If we scan left off the first square of the blank region, then drop that square from the configuration. Yields, Continued (3) b = →, w2 = w1a1, and either (a) u1 = a2u2 | à

w1 a

a

a1 a

à

w2 a

a

a

(b) u1 = u2 = ε and a2 = ❑ | w1 à ❑ a

a

a

b

a

a

b

|

or

| à

|

w2 a

|

u1 b

|

a2

|

|

b

|

a1

u2 ❑

|u1| ❑ |

a2 ❑

à❑aaab

à❑aaab

à❑aaab

|u2| ❑

à❑aaab❑

|

If we scan right onto the first square of the blank region, then a new blank appears in the configuration. Lecture Notes 20

Turing Machines

3

Yields, Continued For any Turing machine M, let |-M* be the reflexive, transitive closure of |-M. Configuration C1 yields configuration C2 if C1 |-M* C2. A computation by M is a sequence of configurations C0, C1, …, Cn for some n ≥ 0 such that C0 |-M C1 |-M C2 |-M … |-M Cn. We say that the computation is of length n or that it has n steps, and we write C0 |-Mn Cn A Context-Free Example M takes a tape of a's then b's, possibly with more a's, and adds b's as required to make the number of b's equal the number of a's. à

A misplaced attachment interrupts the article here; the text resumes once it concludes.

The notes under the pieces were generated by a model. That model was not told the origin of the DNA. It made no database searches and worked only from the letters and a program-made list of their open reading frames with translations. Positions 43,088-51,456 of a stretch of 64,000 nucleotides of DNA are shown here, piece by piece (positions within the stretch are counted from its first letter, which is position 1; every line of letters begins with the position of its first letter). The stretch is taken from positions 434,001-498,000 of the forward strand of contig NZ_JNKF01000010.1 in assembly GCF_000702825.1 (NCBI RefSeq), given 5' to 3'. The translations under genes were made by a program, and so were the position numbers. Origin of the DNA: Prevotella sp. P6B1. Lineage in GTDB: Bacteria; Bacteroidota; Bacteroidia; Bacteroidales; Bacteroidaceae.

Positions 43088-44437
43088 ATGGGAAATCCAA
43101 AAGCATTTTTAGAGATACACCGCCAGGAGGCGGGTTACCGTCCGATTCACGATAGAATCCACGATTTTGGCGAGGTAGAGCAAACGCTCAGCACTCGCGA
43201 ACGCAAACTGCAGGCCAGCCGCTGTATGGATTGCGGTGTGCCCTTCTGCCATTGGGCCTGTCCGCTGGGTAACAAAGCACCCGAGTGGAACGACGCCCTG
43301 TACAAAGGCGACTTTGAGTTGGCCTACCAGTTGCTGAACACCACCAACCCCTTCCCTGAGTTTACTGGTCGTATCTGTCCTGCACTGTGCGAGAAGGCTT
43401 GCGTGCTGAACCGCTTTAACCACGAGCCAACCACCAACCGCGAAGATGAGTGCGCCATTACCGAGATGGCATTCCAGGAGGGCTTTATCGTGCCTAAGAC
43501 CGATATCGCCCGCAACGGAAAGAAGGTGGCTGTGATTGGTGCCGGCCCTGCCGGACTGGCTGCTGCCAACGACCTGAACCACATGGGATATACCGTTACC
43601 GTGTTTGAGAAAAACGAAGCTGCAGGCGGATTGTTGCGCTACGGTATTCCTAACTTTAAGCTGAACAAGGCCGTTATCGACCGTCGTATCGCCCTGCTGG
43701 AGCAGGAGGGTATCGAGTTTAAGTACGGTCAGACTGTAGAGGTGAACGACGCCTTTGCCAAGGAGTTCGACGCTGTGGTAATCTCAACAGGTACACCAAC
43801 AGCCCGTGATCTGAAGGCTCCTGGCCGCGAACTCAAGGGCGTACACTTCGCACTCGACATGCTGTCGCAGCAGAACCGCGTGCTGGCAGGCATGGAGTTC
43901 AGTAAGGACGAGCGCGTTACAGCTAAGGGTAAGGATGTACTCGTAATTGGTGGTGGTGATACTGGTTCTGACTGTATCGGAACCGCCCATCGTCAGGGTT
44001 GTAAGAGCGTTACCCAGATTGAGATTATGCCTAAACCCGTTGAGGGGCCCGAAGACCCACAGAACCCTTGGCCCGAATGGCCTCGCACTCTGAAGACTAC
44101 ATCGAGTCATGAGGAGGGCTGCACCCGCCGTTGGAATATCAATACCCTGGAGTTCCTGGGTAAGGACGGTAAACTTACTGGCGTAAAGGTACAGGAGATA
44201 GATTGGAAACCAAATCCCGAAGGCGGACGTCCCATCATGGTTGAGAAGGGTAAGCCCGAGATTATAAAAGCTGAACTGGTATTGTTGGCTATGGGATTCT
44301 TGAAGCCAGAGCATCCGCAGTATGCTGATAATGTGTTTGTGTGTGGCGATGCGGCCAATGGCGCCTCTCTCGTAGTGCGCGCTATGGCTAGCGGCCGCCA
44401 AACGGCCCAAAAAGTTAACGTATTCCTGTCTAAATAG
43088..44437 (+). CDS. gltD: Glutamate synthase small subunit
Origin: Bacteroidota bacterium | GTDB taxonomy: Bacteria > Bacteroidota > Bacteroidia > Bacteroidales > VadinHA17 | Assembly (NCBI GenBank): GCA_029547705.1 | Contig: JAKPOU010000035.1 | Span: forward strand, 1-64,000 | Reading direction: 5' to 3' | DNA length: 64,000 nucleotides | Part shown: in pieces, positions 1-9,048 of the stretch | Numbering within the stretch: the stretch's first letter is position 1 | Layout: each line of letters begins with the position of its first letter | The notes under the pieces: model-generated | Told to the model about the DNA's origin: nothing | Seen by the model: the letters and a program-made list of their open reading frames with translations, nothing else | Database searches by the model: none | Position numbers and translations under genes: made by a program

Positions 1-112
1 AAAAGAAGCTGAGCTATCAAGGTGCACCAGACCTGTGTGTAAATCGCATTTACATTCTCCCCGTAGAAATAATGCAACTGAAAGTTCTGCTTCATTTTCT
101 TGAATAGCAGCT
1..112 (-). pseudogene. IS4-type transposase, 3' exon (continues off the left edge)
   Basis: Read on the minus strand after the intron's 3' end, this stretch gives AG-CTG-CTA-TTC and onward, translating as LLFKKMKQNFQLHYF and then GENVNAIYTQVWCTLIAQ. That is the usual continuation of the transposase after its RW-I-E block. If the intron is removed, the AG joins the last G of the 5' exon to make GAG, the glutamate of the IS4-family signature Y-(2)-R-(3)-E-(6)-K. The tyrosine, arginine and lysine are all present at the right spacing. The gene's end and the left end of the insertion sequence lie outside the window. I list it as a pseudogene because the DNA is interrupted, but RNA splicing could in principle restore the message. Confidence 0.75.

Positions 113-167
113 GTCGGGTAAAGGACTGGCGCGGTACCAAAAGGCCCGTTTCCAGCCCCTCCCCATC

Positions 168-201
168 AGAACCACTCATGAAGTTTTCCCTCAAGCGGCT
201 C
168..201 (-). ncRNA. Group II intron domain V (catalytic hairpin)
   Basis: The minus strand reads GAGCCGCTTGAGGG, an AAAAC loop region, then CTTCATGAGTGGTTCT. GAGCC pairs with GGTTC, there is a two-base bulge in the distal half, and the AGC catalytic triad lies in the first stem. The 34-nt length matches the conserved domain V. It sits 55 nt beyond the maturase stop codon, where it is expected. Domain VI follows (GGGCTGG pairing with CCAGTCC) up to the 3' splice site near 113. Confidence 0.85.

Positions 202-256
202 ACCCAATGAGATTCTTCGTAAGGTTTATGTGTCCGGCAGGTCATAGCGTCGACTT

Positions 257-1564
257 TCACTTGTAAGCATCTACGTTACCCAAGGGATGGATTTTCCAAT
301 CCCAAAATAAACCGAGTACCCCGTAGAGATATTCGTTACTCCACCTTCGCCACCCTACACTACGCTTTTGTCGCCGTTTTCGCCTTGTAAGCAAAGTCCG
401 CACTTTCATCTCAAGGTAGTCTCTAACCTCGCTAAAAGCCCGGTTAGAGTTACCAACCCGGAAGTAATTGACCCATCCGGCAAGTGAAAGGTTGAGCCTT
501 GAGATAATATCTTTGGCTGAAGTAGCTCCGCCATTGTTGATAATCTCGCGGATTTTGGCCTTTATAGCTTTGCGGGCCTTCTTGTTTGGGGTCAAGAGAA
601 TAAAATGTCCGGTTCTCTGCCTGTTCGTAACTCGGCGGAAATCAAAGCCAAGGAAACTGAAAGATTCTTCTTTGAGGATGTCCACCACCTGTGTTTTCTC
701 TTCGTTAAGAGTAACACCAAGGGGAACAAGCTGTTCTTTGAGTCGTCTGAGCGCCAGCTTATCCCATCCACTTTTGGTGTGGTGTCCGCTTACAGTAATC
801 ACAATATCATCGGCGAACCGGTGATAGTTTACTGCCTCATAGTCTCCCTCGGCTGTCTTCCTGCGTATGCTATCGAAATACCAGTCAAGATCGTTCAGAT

a

a

K = {0, 1, 2, 3, 4, 5, 6, 7, 8, 9} Σ = a, b, à, ❑, 1, 2 s= 0 H = {9}

a

b

δ=

0

a/1 ❑ /→ a,1,2/→ a/1

1,2/←

1/→

1

b/2

2

2/←

3

4

❑/2

❑/❑

5 2/← ❑/→

6

1/a;2/b 7

8 ∀/→

❑/❑

9 An Example Computation à

a

a

a

b

(0, à❑aaab) |-M (1, à❑aaab) |-M (2, à❑1aab) |-M (3, à❑1aab) |-M (3, à❑1aab) |-M (3, à❑1aab) |-M (4, à❑1aa2) |-M ...

Lecture Notes 20

Turing Machines

4